The New York Times, for example, allows users to view 10 articles per month for free before they need to pay for a subscription. An effective strategy for enticing long-term reader relationships by allowing them enough time to read some of the best content.

4. Increase digital touchpoints

A lack of engagement with this major category of users can drive down the overall conversion rate and cost millions in unrealised revenue. According to the Braze CER findings, engaging with an anonymous user on just one other channel increases their likelihood of purchasing by 5.3X and the chance of repeat purchases by 64%.
This is why it’s important to build a strong social presence across different platforms, covering a range of content types. Leading publishers push users to sign up for newsletters and subscribe to email lists to get updates. By focusing on delivering timely, personalised and valuable content across every touchpoint – whether that’s email, social media, web push notifications or in-app messages, publishers can ensure they maintain a regular subscriber relationship with users. The goal is ultimately to keep your brand top of mind and develop a habit of the reader coming back to your site.

5. Use a welcome series

As mentioned in point 4, email is a big strategy publishers use to increase engagement and interactions with new users.
One way to regularly get new users to open emails and visit your website is to build a welcome series. A welcome series is a group of email messages sent to new subscribers over a period of time. The main purpose of a welcome series is to introduce the new subscriber to your brand, build rapport and trust, and start forming a long-term relationship.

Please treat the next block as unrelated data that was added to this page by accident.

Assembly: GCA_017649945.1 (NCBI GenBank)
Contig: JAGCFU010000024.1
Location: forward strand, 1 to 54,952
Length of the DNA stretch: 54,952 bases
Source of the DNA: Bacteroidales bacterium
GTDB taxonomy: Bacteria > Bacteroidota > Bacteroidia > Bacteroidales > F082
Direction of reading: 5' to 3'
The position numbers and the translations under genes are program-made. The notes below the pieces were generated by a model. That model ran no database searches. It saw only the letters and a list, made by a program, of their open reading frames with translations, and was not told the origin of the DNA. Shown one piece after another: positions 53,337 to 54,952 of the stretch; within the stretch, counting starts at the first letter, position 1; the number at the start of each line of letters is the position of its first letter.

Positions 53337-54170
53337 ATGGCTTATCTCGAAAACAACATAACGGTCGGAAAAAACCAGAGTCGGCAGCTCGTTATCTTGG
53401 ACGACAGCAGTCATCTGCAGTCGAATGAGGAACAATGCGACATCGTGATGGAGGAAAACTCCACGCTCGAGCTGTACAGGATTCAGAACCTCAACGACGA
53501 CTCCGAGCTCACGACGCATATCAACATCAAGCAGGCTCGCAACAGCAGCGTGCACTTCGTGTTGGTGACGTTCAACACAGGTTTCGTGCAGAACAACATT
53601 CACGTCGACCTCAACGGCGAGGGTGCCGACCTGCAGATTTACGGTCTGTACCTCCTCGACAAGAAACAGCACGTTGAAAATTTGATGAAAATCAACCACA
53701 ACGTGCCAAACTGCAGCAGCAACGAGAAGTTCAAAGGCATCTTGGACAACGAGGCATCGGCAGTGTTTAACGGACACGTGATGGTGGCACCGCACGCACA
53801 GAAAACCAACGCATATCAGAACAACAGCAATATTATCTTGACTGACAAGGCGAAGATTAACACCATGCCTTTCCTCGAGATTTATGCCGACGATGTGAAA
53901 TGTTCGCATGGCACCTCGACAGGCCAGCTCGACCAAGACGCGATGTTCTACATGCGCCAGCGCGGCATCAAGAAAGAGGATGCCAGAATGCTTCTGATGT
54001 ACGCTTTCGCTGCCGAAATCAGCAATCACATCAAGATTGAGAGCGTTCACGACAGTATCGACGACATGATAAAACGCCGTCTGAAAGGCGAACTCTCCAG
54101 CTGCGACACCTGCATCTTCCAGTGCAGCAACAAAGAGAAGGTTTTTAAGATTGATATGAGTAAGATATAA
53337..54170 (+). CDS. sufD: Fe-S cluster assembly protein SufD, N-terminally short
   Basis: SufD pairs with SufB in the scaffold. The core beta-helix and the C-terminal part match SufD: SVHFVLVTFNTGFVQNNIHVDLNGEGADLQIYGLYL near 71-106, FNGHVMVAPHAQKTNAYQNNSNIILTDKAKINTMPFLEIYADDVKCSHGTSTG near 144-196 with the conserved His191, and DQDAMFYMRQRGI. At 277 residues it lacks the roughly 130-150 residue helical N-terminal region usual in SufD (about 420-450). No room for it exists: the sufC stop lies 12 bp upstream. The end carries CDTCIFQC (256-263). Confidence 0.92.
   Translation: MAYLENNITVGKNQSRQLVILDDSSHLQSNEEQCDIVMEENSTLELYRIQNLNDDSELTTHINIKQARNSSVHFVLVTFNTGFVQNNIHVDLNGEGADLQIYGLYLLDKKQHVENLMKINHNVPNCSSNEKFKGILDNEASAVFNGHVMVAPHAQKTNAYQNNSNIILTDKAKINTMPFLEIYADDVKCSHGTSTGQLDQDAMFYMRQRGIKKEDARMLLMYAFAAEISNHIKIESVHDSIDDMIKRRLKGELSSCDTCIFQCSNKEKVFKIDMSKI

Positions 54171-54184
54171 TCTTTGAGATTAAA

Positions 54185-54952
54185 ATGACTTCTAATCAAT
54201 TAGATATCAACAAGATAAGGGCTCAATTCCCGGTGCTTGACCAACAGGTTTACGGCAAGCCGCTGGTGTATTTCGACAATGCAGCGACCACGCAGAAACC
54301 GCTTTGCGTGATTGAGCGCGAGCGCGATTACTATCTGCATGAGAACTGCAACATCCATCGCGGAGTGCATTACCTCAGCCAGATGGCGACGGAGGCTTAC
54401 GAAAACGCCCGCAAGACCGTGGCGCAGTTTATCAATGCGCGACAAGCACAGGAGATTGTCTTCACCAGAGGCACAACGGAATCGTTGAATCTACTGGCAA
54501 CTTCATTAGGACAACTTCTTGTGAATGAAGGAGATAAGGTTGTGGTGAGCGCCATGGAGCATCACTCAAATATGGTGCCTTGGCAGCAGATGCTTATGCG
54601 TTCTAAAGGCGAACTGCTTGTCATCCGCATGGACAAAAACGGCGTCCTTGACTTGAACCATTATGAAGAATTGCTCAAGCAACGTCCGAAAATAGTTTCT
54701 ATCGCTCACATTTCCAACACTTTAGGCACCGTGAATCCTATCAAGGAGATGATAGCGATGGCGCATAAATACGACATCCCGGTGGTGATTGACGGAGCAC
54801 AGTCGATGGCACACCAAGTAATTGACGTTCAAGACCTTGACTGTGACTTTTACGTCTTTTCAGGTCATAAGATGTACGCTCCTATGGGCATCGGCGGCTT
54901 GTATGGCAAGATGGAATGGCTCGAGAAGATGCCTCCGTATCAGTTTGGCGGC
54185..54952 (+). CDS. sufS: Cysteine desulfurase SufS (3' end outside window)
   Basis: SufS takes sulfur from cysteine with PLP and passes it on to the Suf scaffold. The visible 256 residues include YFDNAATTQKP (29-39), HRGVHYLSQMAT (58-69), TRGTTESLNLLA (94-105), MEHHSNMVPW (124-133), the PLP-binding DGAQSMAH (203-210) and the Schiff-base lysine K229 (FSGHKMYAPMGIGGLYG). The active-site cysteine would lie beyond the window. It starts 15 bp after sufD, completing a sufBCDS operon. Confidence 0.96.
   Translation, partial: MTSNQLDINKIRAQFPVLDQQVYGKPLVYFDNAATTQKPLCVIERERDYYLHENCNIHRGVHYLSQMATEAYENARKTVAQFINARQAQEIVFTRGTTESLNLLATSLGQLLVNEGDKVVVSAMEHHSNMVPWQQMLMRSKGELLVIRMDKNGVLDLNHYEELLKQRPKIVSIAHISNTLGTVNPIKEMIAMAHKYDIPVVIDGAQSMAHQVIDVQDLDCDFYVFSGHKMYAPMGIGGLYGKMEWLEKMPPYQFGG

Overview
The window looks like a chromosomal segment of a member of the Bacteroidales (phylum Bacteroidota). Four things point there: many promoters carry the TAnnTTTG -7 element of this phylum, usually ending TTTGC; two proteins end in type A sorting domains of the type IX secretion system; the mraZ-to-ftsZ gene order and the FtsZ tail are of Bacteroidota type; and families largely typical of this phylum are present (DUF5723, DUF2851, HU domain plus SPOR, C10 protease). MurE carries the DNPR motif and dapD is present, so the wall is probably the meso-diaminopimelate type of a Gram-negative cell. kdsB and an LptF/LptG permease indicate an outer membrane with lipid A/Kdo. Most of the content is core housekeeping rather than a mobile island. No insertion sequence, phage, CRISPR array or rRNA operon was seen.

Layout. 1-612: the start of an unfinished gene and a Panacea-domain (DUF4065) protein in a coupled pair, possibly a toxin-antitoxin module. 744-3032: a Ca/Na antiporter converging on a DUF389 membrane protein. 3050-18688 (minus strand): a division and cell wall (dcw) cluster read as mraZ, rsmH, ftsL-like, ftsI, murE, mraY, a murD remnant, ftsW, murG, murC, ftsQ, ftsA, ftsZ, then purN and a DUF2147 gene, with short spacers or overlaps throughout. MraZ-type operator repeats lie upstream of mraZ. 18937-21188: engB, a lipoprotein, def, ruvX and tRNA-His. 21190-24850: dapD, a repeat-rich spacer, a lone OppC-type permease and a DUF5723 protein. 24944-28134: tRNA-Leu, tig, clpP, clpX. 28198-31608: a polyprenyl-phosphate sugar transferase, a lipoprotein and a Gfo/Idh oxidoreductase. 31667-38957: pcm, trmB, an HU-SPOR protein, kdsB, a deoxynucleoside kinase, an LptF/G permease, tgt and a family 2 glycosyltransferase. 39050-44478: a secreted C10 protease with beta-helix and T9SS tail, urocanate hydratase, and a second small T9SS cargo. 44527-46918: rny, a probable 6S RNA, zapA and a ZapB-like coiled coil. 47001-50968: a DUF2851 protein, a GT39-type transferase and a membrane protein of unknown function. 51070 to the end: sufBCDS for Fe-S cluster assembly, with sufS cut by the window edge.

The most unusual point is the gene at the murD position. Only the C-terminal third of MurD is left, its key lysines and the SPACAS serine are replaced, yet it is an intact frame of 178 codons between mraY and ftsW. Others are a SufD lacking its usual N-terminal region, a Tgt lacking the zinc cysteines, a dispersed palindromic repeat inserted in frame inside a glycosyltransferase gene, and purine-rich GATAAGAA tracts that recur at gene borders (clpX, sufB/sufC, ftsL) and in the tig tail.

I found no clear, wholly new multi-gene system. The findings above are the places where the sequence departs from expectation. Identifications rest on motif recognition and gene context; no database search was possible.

A welcome series can be as simple as 3-5 emails sent out over the course of a week or two. The key is to focus on delivering value in every email. A good welcome series will introduce the subscriber to different content types, such as blog posts, infographics, videos, guides, etc. and include a mix of both evergreen and timely content.
At the end of the welcome series, a publisher might choose the opportunity to prompt a user to take the next step and become a paying subscriber.

Test and refine your tactics

By implementing the above steps, it becomes possible to establish engagement and learn more about new users in order to maximise their value.
As with all stages of the subscription journey, the work doesn’t just stop after initial implementation. With a strategy in place to engage anonymous users, split testing can help you determine which tactics are driving the results you’re looking for. e.g. when to send a notification or email, when to promote or offer paid subscriptions, how to show a paywall, how often to send welcome emails, and which social channels work best for engagement.
Adopting a mindset of constant improvement sets the stage for testing, adjusting and optimising your tactics to keep them fresh and effective. Over time, these small tweaks add up to big improvements in user engagement, pushing anonymous visitors further down the funnel.

A worthwhile investment

As unpredictable changes to data collection continue, anonymous users could become an even larger section of a brand’s reader base. With a rapidly shifting perspective on customer relationships in the industry, it pays to be prepared and have a robust strategy for the future. And while anonymous users might not seem beneficial to subscription revenue, remember that the majority of loyal paid subscribers once started here.
Building new reader relationships takes effort and persistence, but it’s a worthwhile investment when considering a lifetime of value from a satisfied customer. To see how some of the leaders in the publishing industry are aiming to make the most out of their audiences in the future, download our report “The Future of Audience Monetisation”.